A leading financial and business advisor is urging the Scottish Government to deliver a radical overhaul of Scotland’s business rates system, warning failure to act could jeopardise future economic growth plans.
Grant Thornton has welcomed the recent Barclay Review, which the Scottish Government commissioned to explore changes to the system. However, the firm is cautioning that, while the report is a step in the right direction, it doesn’t go far enough.
The Barclay Review was launched following growing concerns from the business community that new rates, planned for April 2018, could result in a dramatic rise in costs for many companies during a period of increasing political and economic uncertainty.
The firm believes a number of recommendations, if implemented urgently, could ease the strain on businesses, including increasing the frequency of revaluations to every three years, which would minimise the impact of market fluctuations, and applying a 12-month delay on rates to new builds, reducing the risk to developers.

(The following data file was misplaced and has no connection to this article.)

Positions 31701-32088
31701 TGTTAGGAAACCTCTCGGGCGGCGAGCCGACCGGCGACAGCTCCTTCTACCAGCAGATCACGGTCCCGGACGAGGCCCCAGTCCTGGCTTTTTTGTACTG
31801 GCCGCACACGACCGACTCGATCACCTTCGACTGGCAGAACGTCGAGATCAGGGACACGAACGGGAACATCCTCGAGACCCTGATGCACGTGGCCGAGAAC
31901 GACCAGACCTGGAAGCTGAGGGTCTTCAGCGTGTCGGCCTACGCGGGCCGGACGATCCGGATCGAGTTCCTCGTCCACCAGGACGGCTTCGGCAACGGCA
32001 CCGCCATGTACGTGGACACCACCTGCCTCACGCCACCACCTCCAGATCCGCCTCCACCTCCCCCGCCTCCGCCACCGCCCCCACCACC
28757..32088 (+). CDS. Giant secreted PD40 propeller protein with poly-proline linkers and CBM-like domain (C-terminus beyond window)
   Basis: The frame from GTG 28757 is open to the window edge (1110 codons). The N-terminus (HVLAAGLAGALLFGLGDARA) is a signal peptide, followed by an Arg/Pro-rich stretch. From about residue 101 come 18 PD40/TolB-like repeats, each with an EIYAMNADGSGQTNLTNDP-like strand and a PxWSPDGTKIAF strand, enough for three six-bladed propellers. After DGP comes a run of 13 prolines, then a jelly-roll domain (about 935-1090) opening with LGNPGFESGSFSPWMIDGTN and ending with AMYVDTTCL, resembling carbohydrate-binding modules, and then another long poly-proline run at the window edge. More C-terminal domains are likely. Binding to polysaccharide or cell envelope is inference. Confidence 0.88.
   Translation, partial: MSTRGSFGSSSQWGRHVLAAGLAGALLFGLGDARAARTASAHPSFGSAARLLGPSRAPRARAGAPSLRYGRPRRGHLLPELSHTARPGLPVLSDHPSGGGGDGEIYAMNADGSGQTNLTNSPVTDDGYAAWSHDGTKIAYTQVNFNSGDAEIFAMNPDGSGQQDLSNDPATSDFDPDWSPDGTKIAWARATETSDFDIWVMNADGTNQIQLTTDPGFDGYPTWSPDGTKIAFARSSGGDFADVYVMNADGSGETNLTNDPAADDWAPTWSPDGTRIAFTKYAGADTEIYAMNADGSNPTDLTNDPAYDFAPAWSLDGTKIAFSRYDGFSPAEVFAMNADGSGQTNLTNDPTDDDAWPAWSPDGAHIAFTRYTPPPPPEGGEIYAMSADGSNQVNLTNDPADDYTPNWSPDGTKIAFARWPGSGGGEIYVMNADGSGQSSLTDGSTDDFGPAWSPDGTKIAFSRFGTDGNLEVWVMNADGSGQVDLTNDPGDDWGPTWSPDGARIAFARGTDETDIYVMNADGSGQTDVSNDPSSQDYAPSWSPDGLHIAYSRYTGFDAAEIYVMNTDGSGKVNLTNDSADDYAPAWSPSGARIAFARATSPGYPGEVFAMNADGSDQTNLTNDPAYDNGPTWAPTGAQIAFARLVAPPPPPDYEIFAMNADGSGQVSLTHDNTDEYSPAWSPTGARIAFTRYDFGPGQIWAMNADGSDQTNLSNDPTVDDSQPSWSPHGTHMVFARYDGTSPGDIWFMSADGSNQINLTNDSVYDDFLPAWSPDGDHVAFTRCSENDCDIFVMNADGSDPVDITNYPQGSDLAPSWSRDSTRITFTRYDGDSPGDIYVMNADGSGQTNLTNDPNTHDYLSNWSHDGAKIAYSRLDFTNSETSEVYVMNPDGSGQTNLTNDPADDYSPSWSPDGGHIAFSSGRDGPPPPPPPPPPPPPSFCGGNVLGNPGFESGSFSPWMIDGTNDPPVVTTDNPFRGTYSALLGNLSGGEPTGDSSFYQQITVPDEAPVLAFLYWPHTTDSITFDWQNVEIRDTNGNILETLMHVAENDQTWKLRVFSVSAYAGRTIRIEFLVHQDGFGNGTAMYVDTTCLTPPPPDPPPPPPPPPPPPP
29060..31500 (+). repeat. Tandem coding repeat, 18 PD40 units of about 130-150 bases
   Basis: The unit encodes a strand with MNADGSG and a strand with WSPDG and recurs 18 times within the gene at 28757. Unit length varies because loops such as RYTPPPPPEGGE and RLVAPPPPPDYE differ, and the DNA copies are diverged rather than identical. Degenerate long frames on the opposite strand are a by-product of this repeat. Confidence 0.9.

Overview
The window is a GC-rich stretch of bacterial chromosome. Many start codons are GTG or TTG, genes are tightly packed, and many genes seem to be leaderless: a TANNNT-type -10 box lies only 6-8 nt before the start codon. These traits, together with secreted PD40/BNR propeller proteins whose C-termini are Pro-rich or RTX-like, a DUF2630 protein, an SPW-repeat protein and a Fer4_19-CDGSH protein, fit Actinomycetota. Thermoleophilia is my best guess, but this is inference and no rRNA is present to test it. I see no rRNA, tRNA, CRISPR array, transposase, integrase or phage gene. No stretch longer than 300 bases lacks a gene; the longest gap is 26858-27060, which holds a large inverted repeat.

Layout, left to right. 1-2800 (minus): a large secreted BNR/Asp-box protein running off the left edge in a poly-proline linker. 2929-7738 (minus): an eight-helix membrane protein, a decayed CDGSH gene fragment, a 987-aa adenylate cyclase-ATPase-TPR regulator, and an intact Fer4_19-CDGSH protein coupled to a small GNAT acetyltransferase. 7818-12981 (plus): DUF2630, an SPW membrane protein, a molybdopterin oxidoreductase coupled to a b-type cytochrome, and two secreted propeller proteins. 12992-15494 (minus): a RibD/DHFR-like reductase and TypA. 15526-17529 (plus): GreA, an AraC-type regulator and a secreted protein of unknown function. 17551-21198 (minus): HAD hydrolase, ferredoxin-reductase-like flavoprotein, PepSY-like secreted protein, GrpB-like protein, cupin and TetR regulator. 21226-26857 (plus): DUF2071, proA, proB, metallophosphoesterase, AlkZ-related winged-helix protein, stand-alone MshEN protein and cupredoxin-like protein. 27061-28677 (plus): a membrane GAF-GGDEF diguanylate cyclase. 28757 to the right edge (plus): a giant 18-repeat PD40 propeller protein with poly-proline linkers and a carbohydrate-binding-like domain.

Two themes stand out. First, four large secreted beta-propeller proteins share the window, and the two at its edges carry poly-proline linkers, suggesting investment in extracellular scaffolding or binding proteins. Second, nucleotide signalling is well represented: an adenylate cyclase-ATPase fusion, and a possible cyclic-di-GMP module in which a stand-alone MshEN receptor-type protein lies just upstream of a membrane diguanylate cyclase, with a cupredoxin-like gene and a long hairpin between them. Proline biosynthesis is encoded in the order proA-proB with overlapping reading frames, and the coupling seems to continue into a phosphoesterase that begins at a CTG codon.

More than 230,000 premises across Scotland are liable for rates bills, including 54,000 shops, prompting fears that a rate hike could cause further damage to the country’s struggling high streets. Meanwhile, many larger businesses are calling for regulatory changes that currently penalise them for expanding or refurbishing their existing premises.
Chris Smith, Property and Construction expert at Grant Thornton in Scotland, said:
“The Scottish Government’s Programme for Government was bold and proactive, and many of its plans have been broadly welcomed. Sadly, there was little detail about what action it intends to take to tackle the business rates issue, beyond studying the Barclay Review recommendations.
“Companies of all sizes, and across all sectors, are waiting to hear what can be done to limit the impact of potentially damaging rate rises. Political leaders at Holyrood deserve credit for recognising that something needs to be done. But, we’re calling for them to go further and explore a complete overhaul of the system. Such an overhaul cannot be achieved with tax neutral reforms as such confines will always inhibit the innovative thinking required.
“A number of significant concerns remain unaddressed, including a 10% surcharge for properties vacant for 5 years. Landlords are driven by rents, so will not be voluntarily sitting on empty properties. Meanwhile, delaying the application of rates for new developments is positive, but we believe risk could be minimised further by not starting rates until the first tenant takes occupation.
“It’s heartening to see political and business leaders recognising the challenges ahead and exploring what action to take. Now is the time to explore a more radical, progressive model that is transparent, less bureaucratic and focused on encouraging a sustainable, vibrant economy in Scotland.”